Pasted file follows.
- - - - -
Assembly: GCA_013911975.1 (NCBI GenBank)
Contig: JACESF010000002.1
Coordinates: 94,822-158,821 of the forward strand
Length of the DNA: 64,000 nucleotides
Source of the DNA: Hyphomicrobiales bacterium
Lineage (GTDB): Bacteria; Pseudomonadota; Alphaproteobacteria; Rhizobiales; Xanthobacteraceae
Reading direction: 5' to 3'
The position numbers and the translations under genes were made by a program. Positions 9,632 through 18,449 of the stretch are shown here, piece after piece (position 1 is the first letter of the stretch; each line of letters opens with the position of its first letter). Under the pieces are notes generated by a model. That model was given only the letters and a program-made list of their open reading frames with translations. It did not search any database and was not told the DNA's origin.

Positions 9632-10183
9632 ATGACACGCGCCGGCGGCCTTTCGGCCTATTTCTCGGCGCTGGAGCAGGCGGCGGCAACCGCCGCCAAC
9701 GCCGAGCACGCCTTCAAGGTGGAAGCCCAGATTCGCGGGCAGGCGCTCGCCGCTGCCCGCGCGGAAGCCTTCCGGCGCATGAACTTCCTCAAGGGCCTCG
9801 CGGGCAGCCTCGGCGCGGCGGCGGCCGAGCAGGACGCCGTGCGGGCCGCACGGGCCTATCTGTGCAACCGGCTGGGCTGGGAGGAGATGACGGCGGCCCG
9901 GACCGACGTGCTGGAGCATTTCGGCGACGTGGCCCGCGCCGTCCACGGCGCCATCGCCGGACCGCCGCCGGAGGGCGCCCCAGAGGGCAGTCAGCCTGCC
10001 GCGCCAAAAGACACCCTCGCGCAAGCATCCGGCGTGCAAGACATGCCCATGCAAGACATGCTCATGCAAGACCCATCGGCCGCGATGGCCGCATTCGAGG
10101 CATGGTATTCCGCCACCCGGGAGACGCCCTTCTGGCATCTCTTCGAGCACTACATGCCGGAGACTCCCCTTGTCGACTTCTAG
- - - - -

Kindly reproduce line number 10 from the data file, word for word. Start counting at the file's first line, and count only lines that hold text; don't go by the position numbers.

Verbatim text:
9632 ATGACACGCGCCGGCGGCCTTTCGGCCTATTTCTCGGCGCTGGAGCAGGCGGCGGCAACCGCCGCCAAC